The following is the abstract for a chapter I’m writing in a soon-to-be-released book edited by Linda Brennan et al. Thank you in advance for any feedback.
The sustainability of development programs is affected by the way in which information is produced and disseminated. This chapter examines the role of communications in social and behavior change, with a focus on an Indonesian sanitation project, ‘Fantastic Mom’, which aimed to reduce infant mortality. It highlights the link between communications and sustainability, particularly the importance of empowering individuals and their communities through participation and capacity building. The chapter then combines these elements and introduces the Sustainable Change Marketing (SCHEMA) model, using it to analyze the results of Indonesia’s Fantastic Mom project. This project succeeded in changing behaviors and building capacity but failed to effectively engage decision makers, affecting its sustainability. Finally, the chapter reviews these findings and their implications for sustainability work in Southeast Asia and beyond, providing guidance for those planning, implementing and evaluating similar programs.
Reference: Linda Brennan, John Fien, Lukas Parker, Hue Duong, Mai Anh Doan and Torgeir Watne (2013 in press), Growing Sustainable Communities: A Development Guide for Southeast Asia, Tilde University Press.
Posted in Goodwin Collaboration, Ideas, Resources
Tagged Asia, behaviour change, brand, community, education, environment, government, health, Indonesia, innovation, maternal, media, partnership, Southeast Asia, sustainability, Vietnam, women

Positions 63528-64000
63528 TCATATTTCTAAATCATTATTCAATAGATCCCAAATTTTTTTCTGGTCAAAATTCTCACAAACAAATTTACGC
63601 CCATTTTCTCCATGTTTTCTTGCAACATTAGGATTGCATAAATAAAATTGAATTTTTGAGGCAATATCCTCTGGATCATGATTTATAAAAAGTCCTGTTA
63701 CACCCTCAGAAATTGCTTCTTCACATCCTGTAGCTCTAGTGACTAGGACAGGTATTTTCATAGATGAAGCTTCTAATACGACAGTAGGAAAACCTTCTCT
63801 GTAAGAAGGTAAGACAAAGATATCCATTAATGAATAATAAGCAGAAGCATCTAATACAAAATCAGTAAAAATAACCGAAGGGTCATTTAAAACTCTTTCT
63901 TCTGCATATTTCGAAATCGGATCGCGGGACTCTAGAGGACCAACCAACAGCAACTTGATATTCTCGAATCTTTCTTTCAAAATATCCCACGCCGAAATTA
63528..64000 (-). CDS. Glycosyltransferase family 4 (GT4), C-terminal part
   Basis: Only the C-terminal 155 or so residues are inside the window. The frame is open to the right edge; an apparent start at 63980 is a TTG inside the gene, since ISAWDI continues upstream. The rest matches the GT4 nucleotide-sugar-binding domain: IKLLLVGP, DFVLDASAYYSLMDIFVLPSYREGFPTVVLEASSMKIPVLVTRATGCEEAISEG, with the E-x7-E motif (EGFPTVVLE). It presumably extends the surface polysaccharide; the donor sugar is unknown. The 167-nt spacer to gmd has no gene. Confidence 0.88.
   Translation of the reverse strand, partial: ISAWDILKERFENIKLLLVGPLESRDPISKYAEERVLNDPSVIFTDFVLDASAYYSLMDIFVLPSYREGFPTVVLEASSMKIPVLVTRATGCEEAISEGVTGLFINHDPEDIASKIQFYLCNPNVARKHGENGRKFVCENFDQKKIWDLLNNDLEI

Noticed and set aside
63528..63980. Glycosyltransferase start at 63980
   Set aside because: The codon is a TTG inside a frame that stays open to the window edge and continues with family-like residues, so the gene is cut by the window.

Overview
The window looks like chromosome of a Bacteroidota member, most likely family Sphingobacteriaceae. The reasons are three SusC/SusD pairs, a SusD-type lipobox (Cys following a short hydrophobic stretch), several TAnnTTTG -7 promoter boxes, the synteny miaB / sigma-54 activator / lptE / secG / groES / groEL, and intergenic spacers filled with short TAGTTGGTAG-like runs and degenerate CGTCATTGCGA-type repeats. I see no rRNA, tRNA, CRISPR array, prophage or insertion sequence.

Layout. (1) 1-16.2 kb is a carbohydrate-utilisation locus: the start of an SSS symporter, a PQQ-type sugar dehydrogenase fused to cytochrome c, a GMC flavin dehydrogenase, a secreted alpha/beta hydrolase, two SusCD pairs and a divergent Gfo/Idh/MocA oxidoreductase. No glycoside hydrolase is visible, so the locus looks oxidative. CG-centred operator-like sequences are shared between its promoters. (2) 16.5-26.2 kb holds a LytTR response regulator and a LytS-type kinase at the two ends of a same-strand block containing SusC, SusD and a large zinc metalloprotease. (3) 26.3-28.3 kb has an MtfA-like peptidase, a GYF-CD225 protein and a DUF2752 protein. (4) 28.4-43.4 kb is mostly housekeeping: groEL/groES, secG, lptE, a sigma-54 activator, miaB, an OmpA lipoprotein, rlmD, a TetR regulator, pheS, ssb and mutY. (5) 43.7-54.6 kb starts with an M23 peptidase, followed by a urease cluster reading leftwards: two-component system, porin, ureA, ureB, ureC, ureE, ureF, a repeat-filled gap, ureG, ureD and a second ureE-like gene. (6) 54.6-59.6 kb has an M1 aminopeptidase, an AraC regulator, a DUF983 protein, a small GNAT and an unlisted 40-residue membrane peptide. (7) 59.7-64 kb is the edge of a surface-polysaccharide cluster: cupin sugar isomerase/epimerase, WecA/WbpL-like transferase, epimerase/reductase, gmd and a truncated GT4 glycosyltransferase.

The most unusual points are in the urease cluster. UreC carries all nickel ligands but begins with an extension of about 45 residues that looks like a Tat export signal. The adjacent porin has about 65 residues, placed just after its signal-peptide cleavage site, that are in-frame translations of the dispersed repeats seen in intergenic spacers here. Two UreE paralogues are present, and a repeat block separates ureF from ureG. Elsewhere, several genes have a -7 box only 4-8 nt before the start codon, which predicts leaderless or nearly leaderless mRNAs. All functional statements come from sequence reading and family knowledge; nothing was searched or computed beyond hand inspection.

The World Toilet Organization, based in Singapore, is an excellent example of how marketing and humour can address even the most embarrassing and difficult of problems. Access to clean and working toilets in many part sof the world is a major problem, with causal effects for some of the worst health and environment problems.
According to the WTO, nearly 40% of the world’s population are without sanitation. At the current rate of progress there will be 2.7 billion people without access to basic sanitation. A recent New York Times article reported that more than half of households in India lacked a toilet, a rate that has worsened in the past decade despite India’s growing wealth, as slums and other substandard housing have proliferated in growing cities.
The WTO aims to improve sanitation conditions for people globally through powerful advocacy, inventive technology, education and building marketplace opportunities locally. They do this by making toilets socially desirable and discussions of human hygiene easier through humour. At the recent INSEAD Social Entrepreneurship Conference in Jakarta, Jack Sim told GC he “works with assholes all day long” and “talks shit to anyone who will listen”. Jack is a man on a mission and so far has managed to combine great marketing with innovative supply chain and local technology partnerships.